The transmission is not lossless, but as the firm knows what will happen to the signal over the transmission, it can apply compensation at the receiver end. The firm contends that the errors are ‘visually lossless’. That is to say, the data for the pixel is not perfectly accurate, but you won’t see the difference. (VESA applies the same logic with its DisplayStream Compression (DSC), which enables higher frame rates, color depth, and resolution). Hyphy also points out that although its system may be lossy in some applications, artifacts may be less visible than with codec technologies that may have processed the signal.

The lower frequency of data combined with the spread spectrum technique means that you no longer have to deal with expensive cables or worry about their length. The firm said it had tested the interface up to 300 meters using just a UTP network cable, so getting data from one side to another of a 100″ panel is not an issue. That’s not true for LVDS approaches.

The explanation at Display Week

Of course, there is a question of whether you need a separate timing controller – you can probably integrate it into the host controller and be analog from the host to the panel. However, that raises a lot of questions that go beyond the scope of this article!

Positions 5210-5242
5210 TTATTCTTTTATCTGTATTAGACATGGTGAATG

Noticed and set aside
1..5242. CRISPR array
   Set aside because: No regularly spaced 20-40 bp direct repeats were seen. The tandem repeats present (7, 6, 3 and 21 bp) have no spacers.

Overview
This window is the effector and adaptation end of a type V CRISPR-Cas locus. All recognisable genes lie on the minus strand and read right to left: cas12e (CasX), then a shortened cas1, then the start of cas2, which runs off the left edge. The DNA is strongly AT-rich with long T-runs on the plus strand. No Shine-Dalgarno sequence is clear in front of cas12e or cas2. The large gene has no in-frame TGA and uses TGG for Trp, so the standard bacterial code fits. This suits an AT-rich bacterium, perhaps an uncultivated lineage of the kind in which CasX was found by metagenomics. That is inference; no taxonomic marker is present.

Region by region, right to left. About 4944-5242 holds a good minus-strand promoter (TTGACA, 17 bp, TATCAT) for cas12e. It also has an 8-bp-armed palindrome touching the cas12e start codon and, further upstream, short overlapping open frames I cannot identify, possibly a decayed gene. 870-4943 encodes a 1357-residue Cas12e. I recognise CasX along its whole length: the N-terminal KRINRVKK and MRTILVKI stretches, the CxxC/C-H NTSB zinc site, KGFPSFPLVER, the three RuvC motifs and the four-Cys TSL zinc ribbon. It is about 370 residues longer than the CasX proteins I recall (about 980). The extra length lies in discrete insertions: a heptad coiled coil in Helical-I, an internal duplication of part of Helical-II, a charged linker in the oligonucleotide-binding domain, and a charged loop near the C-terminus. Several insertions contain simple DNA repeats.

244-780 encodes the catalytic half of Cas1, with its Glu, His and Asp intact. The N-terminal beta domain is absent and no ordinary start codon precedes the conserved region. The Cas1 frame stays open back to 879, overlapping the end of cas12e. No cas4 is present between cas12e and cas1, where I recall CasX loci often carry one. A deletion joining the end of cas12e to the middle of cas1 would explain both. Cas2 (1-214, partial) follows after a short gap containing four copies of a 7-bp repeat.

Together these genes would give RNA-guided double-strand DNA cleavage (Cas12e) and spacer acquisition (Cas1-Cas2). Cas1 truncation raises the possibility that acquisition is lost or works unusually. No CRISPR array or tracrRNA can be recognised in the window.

What We Saw at Display Week

The proof of the pudding is, of course, in the eating. At Display Week, the company showed its technology by taking an HDMI signal in, sending it via its transmitter chip to a UTP network cable, then back into its receiver for display. The firm has a video online here that shows some live captures. The 8K Association has a video from Display Week that summarises the technology and shows the demo.

Hyphy at Display Week.

Another area where the firm believes it has an advantage is that its chips can use a very well-established low process node – it has used 180nm, although production volume would be better made on 90nm-130nm. Those chips do not seem to have a problem in supply at the moment and should be a lot cheaper than some of the chips used in digital interfaces, which need much higher technology nodes.

At the moment, Hyphy, to get things started, is developing and supplying chips on a ‘fabless model’, but if it is as successful as it believes it can be, it will transition to an IP licensing model. Of course, it would make a lot more sense to build the transmitters into other chips and that would be enabled by ip licensing.

Unsurprisingly, given the firm’s advantages with its technology, it is aiming its first products at large 8K displays.